Journal of Neurosciences in Rural Practice
 


 
  Table of Contents 
IMAGES IN NEUROSCIENCES
Year : 2016  |  Volume : 7  |  Issue : 4  |  Page : 596-597  

Möbius syndrome


Department of Radiodiagnosis and Imaging, Postgraduate Institute of Medical Education and Research, Chandigarh, India

Date of Web Publication18-Aug-2016

Correspondence Address:
Sameer Vyas
Department of Radiodiagnosis and Imaging, Postgraduate Institute of Medical Education and Research, Chandigarh
India
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Source of Support: None, Conflict of Interest: None


DOI: 10.4103/0976-3147.186974

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How to cite this article:
Vyas S, Prabhakar A, Bhanu K U, Singh P, Khandelwal N. Möbius syndrome. J Neurosci Rural Pract 2016;7:596-7

How to cite this URL:
Vyas S, Prabhakar A, Bhanu K U, Singh P, Khandelwal N. Möbius syndrome. J Neurosci Rural Pract [serial online] 2016 [cited 2019 May 21];7:596-7. Available from: http://www.ruralneuropractice.com/text.asp?2016/7/4/596/186974

A 6-year-old female child presented to our hospital with intellectual disability, global developmental delay, seizures, bilateral congenital squint, and features of facial weakness. On examination, the patient had lower motor facial nerve palsy and was unable to move both sides of her face and forehead. Her skin was devoid of wrinkles. She was unable to close her mouth, raise her eyebrows, or speak clearly. The patient also suffered from bilateral abducens nerve palsy with congenital internal strabismus and associated partial ophthalmoplegia. Lateral gaze paralysis was also present, indicating medial longitudinal fascicular involvement. The child also had syndactyly and small uneven-sized limbs. Magnetic resonance imaging (MRI) of the brain [Figure 1] and [Figure 2] revealed depression of the floor of the fourth ventricle, hypoplasia of the medulla, pons, and bilateral middle cerebellar peduncles with absent facial colliculi. The cisternal and canalicular segments of bilateral facial nerves were absent. These features are suggestive of Möbius syndrome.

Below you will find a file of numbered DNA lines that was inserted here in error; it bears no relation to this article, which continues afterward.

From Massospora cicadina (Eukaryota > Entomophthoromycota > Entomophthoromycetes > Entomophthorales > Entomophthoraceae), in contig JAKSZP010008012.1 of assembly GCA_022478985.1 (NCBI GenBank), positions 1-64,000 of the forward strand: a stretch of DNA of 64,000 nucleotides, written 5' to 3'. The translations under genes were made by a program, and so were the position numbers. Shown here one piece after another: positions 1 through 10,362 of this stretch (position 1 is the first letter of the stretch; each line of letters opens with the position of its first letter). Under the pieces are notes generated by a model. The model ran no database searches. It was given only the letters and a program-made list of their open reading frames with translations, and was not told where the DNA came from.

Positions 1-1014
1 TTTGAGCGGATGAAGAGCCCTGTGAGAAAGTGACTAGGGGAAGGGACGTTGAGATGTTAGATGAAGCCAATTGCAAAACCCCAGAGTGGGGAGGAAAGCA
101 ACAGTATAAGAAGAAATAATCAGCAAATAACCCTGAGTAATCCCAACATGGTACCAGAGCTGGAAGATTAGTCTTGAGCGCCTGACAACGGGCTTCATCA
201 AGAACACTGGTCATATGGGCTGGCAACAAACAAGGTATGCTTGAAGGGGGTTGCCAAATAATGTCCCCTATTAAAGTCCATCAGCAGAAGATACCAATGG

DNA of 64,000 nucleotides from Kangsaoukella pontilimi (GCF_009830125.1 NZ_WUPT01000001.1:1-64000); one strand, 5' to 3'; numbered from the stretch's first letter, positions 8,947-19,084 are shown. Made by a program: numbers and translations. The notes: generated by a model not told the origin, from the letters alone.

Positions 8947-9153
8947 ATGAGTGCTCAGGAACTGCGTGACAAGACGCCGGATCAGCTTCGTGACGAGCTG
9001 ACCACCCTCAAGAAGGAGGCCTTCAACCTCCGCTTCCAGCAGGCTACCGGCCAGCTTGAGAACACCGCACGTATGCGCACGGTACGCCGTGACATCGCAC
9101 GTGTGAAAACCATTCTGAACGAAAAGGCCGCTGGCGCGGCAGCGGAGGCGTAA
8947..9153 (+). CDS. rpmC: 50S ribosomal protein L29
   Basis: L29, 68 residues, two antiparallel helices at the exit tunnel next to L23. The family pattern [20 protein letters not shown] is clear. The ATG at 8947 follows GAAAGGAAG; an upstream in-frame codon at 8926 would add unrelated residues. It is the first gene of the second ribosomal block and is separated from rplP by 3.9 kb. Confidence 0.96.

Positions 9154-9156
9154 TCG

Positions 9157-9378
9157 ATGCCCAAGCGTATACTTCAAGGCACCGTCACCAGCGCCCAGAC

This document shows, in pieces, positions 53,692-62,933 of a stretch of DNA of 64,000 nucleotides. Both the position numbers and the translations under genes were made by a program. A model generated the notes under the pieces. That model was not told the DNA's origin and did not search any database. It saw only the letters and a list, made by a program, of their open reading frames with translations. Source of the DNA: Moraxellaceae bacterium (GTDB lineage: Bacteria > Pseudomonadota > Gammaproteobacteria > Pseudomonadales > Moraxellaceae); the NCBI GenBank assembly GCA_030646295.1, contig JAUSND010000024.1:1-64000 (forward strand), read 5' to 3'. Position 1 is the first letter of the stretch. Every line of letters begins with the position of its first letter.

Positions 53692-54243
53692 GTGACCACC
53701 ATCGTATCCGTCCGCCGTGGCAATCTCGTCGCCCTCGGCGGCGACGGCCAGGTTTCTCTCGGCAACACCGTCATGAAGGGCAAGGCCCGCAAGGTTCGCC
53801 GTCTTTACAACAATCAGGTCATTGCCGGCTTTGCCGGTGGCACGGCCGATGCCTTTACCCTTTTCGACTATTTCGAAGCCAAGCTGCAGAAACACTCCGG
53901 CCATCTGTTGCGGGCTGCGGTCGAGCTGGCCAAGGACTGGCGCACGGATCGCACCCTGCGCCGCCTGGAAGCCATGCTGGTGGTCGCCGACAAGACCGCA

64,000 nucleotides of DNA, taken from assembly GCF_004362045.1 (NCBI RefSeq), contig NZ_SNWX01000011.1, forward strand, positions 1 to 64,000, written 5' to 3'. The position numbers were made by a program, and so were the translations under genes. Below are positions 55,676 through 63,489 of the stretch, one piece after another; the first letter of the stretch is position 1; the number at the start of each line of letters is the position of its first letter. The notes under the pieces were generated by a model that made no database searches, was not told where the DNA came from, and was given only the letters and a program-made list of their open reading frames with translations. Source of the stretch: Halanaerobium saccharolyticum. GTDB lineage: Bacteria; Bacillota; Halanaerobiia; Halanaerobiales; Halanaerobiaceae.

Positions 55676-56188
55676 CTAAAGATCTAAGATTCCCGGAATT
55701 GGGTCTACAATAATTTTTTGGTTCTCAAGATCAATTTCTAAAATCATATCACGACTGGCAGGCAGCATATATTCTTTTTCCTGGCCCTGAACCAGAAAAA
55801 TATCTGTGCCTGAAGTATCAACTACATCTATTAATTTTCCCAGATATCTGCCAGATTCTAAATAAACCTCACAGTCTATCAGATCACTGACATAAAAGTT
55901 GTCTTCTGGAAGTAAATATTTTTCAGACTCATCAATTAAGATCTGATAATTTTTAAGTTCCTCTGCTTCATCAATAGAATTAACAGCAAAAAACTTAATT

Figure 1: Axial (a) and sagittal (b) constructive interference in steady state magnetic resonance images showing the absence of facial colliculus bilaterally (arrow in a), resulting in flattening of dorsal aspect pons with hypoplasia of the pons and medulla (arrow in b)

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Figure 2: Sagittal (right a and left b) constructive interference in steady state magnetic resonance images show absent facial nerves in the anterosuperior quadrants of both internal auditory canals (arrows)

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   Discussion Top


Möbius syndrome is a relatively rare congenital cranial dysinnervation disorder.[1] It was described by Von Graefe, Julius Möbius and was further elaborated upon by Henderson. The etiopathogenesis is multifactorial. Transient hypoxic or ischaemic insult to the fetus is considered as the most likely cause.[2] Clinically, such patients present with facial diplegia involving the upper and lower facial muscles, impairment of eye abduction, craniofacial malformation, hypoglossia, maldevelopment of the corticospinal and corticobulbar tracts, and limb anomalies.[2] Hearing loss and mental retardation have also been reported.[1] Imaging findings include hypoplasia of the pons/medulla, hypoglossal prominence, facial colliculus, and the cerebellum. Calcification of the abducens nuclei in the pons and the absence of the middle cerebellar peduncle have also been reported.[2] The absence or hypoplasia of the 6th, 7th, and 9th cranial nerves may also be associated.[3] No definitive treatment is available. Imaging data in Möbius syndrome are scarce, and there are only a few reports. MRI is very useful in diagnosis by direct imaging of cranial nerves abnormalities. As illustrated in the index case, the absence of cranial nerves and brainstem changes as described are consistent with the diagnosis.

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   References Top

1.
Rucker JC, Webb BD, Frempong T, Gaspar H, Naidich TP, Jabs EW. Characterization of ocular motor deficits in congenital facial weakness: Moebius and related syndromes. Brain 2014;137(Pt 4):1068-79.  Back to cited text no. 1
    
2.
Ouanounou S, Saigal G, Birchansky S. Möbius syndrome. AJNR Am J Neuroradiol 2005;26:430-2.  Back to cited text no. 2
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3.
Wu SQ, Man FY, Jiao YH, Xian JF, Wang YD, Wang ZC. Magnetic resonance imaging findings in sporadic Möbius syndrome. Chin Med J (Engl) 2013;126:2304-7.  Back to cited text no. 3
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    Figures

  [Figure 1], [Figure 2]



 

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